The changed loading scheme between SIP 150 and SVP 160 will now be described. The loading function of CDSPX uses the loading function performed by the booter. When PLX receives a loading request from a lower processor, the PLX confirms the address of the requesting lower processor, and determines the processor type of the requesting lower processor. Then, the PLX sequentially counts the number of blocks having the same processor type as the requesting processor in the existing block table of the PLX, and downloads the counted result to the lower processors. The lower processors sequentially request the loading of S/W blocks from the block of 0 (zero) to the block corresponding to the counted result minus 1, and then receive the blocks.
In the present invention, if the processor requesting loading is SVP 160, the PLX performs a subtraction operation such as subtracting a value of 1 from the counted result (i.e., the result of counting the number of blocks having same processor type as the processor requesting the download). Then, the PLX performs the loading of S/W blocks to SVP 160 from the block of 0 (zero) to the block corresponding to the counted result minus 1.
The S/W blocks having their processor type as SVP 160 are RMOS_SVP 300, TCOX 330, SMNX 320, CDSPX 270 and CODEX 280. However, the loading is performed in accordance with the value of the counted result minus 1, so only four blocks (i.e., except for CODEX 270) are loaded to SVP 160. That is, the booter of SVP 160, being loaded with a value of 4 corresponding to the number of processors having the same processor type as the requesting processor (i.e., 5) minus 1, sequentially receives block 0 (RMOS_SVP), block 1 (TCOX), block 2 (SMNX) and block 3 (CDSPX) using a loading sequence of 0, 1, 2, and 3. Subsequently, if CDSPX 270 starts and requests a load to PLX of SIP 150, the PLX similarly downloads the value of 4 as the value of counting for the number of blocks having same type with the type of the processor. The CDSPX 270, upon receiving the value of 4, directly loads only block 4 (i.e., CODEX) using a loading sequence of 4 differently than the booter of SIP 150. Through the above described steps, CODEX 270 is directly bypassed to CDSP 180 (and not to SVP 160) so that SVP 160 can secure a memory area for the EVRC function.
FIG. 6 is a diagram of a memory map of a memory for a selector and vocoder processor (SVP) according to the present invention. That is, the memory in SVP 160 is composed of the following six blocks: an exception vector 290, an RMOS_SVP 300, a supervisor stack 310, a CDSPX 270, an SMNX 320 and a TCOX 330. Only a part of code, CDSPX 270 is loaded to the memory of SVP and a part of data, CODEX 280, such that it has a large area, is directly loaded to the CDSP 180. As a result, CDSPX 270 uses a memory area which is smaller than that conventionally employed. Therefore, the remaining part is used by TCOX 330 for the EVRC service.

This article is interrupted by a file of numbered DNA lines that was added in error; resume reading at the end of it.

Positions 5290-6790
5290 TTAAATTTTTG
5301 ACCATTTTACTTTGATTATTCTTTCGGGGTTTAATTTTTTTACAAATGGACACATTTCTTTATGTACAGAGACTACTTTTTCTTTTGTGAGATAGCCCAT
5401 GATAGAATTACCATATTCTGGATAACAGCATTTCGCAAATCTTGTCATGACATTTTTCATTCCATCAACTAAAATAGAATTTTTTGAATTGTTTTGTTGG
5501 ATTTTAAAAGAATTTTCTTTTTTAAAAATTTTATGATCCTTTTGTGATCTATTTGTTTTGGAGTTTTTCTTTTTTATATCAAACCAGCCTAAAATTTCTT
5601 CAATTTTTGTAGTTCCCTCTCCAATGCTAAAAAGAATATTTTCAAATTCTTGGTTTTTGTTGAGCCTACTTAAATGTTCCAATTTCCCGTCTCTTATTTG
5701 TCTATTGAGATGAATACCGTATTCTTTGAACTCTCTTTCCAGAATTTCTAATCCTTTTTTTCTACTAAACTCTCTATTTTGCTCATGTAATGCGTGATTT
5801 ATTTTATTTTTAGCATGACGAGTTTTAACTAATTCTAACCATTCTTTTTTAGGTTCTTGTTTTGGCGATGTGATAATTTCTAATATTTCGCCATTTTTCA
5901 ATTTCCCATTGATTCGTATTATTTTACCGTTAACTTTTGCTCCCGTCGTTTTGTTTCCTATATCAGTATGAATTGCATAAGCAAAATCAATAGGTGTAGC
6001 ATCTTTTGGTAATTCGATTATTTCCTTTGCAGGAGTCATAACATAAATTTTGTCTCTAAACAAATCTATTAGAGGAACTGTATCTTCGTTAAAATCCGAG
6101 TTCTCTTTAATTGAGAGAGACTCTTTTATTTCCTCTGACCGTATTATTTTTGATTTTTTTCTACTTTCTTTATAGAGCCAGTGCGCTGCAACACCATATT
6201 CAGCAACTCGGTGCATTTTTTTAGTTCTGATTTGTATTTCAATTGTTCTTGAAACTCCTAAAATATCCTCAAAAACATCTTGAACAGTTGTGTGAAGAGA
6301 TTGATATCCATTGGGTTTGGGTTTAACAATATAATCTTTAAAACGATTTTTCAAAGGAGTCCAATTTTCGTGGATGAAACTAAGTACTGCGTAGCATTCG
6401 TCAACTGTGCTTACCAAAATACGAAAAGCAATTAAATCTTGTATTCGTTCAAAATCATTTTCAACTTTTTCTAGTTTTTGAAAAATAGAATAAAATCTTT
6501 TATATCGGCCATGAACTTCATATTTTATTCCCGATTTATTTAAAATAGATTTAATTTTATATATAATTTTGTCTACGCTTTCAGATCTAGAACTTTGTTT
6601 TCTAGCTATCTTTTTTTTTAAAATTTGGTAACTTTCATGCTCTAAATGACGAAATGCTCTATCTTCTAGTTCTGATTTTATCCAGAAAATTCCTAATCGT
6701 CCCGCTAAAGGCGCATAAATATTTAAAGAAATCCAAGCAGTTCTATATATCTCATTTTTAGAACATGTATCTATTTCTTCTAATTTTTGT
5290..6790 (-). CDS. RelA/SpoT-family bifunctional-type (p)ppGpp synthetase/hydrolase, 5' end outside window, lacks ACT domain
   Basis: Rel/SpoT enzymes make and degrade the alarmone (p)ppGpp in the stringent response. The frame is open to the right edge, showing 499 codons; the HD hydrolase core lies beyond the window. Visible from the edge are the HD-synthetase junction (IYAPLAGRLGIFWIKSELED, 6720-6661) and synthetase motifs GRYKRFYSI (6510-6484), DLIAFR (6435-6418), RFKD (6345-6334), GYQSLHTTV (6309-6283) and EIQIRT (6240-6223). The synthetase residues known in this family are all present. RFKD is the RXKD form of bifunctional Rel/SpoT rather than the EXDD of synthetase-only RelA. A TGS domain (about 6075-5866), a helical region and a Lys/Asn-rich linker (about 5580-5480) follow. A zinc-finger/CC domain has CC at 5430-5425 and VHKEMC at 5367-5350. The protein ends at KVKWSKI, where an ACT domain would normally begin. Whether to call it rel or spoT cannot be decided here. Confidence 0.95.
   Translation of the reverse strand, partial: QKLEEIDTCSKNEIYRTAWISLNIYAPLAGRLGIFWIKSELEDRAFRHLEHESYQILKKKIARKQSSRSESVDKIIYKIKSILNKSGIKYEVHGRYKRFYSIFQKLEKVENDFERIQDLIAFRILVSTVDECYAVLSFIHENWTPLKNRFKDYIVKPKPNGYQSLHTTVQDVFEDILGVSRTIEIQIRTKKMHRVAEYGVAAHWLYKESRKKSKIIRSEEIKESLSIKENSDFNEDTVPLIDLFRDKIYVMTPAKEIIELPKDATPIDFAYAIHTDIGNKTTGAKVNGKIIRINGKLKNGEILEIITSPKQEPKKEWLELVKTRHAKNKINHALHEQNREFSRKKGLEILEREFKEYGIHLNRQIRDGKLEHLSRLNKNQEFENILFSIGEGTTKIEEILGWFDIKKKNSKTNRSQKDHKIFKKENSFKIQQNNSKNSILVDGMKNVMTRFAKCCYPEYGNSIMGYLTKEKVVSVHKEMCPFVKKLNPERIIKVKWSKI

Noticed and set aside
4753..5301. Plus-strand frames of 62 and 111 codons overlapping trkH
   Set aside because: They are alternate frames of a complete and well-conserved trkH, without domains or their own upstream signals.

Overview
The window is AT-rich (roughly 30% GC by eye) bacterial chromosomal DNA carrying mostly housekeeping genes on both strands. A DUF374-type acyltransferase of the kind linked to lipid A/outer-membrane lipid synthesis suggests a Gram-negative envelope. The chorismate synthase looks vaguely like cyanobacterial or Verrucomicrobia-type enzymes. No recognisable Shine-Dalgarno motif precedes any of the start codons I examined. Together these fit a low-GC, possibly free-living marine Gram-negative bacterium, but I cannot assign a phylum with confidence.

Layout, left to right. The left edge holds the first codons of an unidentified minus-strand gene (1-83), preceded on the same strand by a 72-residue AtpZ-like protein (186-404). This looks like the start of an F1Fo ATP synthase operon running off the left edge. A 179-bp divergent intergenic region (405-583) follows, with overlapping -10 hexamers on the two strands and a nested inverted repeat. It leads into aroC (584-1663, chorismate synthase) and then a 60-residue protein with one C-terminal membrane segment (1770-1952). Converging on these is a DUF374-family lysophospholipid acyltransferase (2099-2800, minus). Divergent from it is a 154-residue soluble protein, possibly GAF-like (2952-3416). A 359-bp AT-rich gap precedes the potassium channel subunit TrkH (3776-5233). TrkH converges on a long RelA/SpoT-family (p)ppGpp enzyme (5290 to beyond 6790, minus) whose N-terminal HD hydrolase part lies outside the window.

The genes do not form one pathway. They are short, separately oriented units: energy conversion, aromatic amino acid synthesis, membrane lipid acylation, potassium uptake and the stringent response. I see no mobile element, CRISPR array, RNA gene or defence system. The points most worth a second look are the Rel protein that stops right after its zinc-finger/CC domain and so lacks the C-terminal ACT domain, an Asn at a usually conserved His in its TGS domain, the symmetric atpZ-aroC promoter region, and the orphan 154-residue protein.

Table 1 illustrates the changes in the memory resources of application block SVP 160. The memory area of CDSPX 270 is decreased 96 KB (i.e., from 128 KB before adding the EVRC function to 32 KB after adding the EVRC function). The remaining area previously used by CDSPX 270 is now used by TCOX 330 which provides the EVRC service. Thus, the memory area of TCOX 330 is increased from 608 KB to 704 KB.
FIG. 7 is a flowchart of a method for downloading data to add a function to a vocoder in a code division multiple access (CDMA) cellular system according to the present invention. The method includes the step of dividing a specific memory area into a code storing part including an executable program and a data storing part (step 710). The SIP is requested to download the code storing part including the executable program by BOOT of the SVP (step 720). The code storing part including the executable program is loaded to the SVP by the PLX of the SIP (step 730). The loaded executable program is run by the SVP (step 740). The PLX of the SIP is requested to load the data storing part by the executable program of the code storing part (step 750). The data storing part is directly loaded to a memory of the CDSP so as to by-pass a memory of the SVP (step 760).
As stated above, in order to solve the problem of a lack of memory in the SVP due to the addition of the EVRC function, the present invention divides the CDSPX into a code part and a data part. The data part is by-passed to the lower processor (i.e., CDSP), as the data part is unnecessary for the SVP. That is, the area of TCOX being increased on account of EVRC takes the reserved area newly obtained as the memory area to the degree of CDSPX data dropped out, so consequently, it is possible to use the existing system as it is without the additional costs for expansion of memory so that it can reduce the economic loss.
Although illustrative embodiments of the present invention have been described herein with reference to the accompanying drawings, it is to be understood that the invention is not limited to those precise embodiments, and that various other changes and modifications may be affected therein by one skilled in the art without departing from the scope or spirit of the invention.
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|U.S. Classification||370/342, 704/E19.04, 370/335, 717/178|
|International Classification||G10L19/16, G06F9/445, H04W28/08, H04L17/00|
|Cooperative Classification||G06F8/60, G10L19/16|
|European Classification||G06F8/60, G10L19/16|
|Nov 19, 1998||AS||Assignment|
Owner name: SAMSUNG ELECTRONICS CO., LTD., KOREA, REPUBLIC OF
Free format text: ASSIGNMENT OF ASSIGNORS INTEREST;ASSIGNOR:LEE, UG-GI;REEL/FRAME:009606/0872
Effective date: 19981117
|Oct 24, 2005||FPAY||Fee payment|
Year of fee payment: 4
|Oct 14, 2009||FPAY||Fee payment|
Year of fee payment: 8
|Dec 20, 2013||REMI||Maintenance fee reminder mailed|
|May 14, 2014||LAPS||Lapse for failure to pay maintenance fees|
|Jul 1, 2014||FP||Expired due to failure to pay maintenance fee|
Effective date: 20140514